On Friday, Elering, the Estonian system operator, launched the synchronous compensator, which is needed to disconnect the electricity grid from the Russian network and connect it to the continental European grid. It is the first of three synchronous condensers (SynCons) that will be built in Estonia.
"On Thursday, May 11, Siemens Energy delivered Estonia's first synchronous condenser to Elering and today we activated it for the first time. From now on we are useing it in accordance with the needs of the Estonian and Baltic electricity systems," Arno Raadom, project manager for Elering's SynCons, said.
He explained that this is the first synchronous compensator to be built in both Estonia and the Baltic States with a total of three in each Baltic State.
"Once the Baltic States are synchronized with the electricity system of continental Europe, these stations will play a crucial role in ensuring the stability of the electricity system," Raadom explained. Estonia, Latvia and Lithuania have agreed with the European Commission to coordinate their infrastructure with continental Europe by the end of 2025.
The second synchronous compensator to be constructed in Estonia will be located in Kiisa, Raadom said. "The structure is finished and the main equipment has been delivered. The construction of the Viru synchronous compensator has also begun.
Viru SynCon will be constructed near Narva at the Estonian Power Plant.
According to Elering, the synchronous compensators will be put into service as soon as they are ready. They will continue to provide inertia to the system, as well as assist with short-circuit prevention and voltage regulation. The devices are covered by a three-year warranty.
Raadom said that such a device had never existed in Estonia, because we have historically been a part of the Russian power grid, which means that the frequency of the entire system is managed centrally from Russia. "By the end of 2025, we will be fully equipped to synchronize with the continental European electricity grid," he said.
Each country or region must be capable of balancing its own power system in order to participate in the continental European electricity grid. The entire European system operates as a single system, with diverse regions aiding one another as needed.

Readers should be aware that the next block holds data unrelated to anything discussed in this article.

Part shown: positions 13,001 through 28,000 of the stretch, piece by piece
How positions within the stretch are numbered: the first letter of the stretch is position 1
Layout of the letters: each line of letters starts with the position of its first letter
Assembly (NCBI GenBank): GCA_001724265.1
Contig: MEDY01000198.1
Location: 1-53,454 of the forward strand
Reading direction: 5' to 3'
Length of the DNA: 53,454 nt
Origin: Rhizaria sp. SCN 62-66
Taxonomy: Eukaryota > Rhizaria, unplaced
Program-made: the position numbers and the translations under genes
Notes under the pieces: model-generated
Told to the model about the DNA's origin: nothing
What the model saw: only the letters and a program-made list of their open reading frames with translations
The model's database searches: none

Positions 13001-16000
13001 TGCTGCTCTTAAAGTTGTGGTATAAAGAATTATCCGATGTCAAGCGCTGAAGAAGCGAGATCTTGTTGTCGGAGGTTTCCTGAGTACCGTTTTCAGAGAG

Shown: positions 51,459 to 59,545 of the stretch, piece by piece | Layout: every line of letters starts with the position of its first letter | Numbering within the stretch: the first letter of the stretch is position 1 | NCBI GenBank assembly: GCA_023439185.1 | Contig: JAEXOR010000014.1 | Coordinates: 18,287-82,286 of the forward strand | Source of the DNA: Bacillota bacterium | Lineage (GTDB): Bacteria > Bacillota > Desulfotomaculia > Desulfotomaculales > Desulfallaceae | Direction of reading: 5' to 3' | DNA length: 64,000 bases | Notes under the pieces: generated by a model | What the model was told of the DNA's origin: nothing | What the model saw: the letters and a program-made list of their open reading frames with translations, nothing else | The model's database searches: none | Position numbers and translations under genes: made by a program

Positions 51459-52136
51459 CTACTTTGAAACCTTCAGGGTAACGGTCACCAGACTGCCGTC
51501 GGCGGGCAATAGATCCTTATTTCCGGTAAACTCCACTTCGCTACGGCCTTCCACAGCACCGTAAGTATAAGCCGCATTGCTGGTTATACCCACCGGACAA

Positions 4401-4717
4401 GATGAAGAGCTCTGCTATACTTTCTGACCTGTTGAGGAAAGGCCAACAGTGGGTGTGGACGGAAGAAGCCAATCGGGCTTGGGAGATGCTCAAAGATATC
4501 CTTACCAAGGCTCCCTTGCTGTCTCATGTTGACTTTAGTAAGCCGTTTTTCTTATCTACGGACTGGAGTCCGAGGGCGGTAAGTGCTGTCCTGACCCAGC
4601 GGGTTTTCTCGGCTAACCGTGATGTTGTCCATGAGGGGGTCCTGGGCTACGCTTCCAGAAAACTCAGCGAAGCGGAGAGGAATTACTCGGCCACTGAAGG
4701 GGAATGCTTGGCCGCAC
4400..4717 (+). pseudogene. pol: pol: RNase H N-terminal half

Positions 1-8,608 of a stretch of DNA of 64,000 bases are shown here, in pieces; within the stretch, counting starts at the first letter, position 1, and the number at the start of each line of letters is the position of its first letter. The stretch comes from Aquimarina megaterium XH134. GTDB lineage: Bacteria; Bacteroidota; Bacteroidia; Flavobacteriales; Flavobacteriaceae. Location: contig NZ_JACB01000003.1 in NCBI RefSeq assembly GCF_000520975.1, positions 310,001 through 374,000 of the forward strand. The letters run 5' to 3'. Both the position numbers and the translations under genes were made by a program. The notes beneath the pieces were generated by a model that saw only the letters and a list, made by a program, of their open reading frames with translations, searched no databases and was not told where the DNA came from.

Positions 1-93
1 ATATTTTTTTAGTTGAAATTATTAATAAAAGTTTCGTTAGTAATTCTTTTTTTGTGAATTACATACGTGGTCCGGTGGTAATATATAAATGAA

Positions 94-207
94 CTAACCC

The synchronous compensator provides inertia to the electrical system. The inertia helps to slow down the rate of frequency change. SynCon provides a few moments of extra time so that if, for example, a power station in the system suddenly stops working and the frequency starts to drop, the inertia provided by SynCon slows the frequency drop, which in turn provides time to start or add back-up power. Thus, the SynCON is the first and fastest "firewall" for maintaining frequency in advance of the start-up of standby power plants at different speeds.
"SynCon is like a spinning top; once the movement starts, it continues to spin for a long time due to inertia," Raadom said.
The operation of the synchronous compensator, or inertia, is also critical in a system with a significant proportion of renewable energy sources, because solar parks, for example, do not produce inertia. Wind and solar farms are unable to control frequency. Inertia is produced by 'old school' rotating apparatus such as thermal power plants and nuclear power plants with their massive and ponderous revolving generators. As the number of these power plants decreases, special equipment to generate or enhance inertia will be necessary.
Three-quarters of the construction cost of the three synchronous compensators to be built in Estonia will be covered by grants from the Connecting Europe Facility (CEF), totaling about €60 million.
The rotor of the synchronous compensator rotates at 50 revolutions per second (rpm), which corresponds to the 50 hertz (Hz) frequency of the alternating current used in Europe.
People involved with the construction of Püssi SynCon, including representatives of the major contractor Siemens Energy from Germany and representatives of subcontractors, as well as energy ministers from the three Baltic states, attended the opening.
Editor: Mait Ots, Kristina Kersa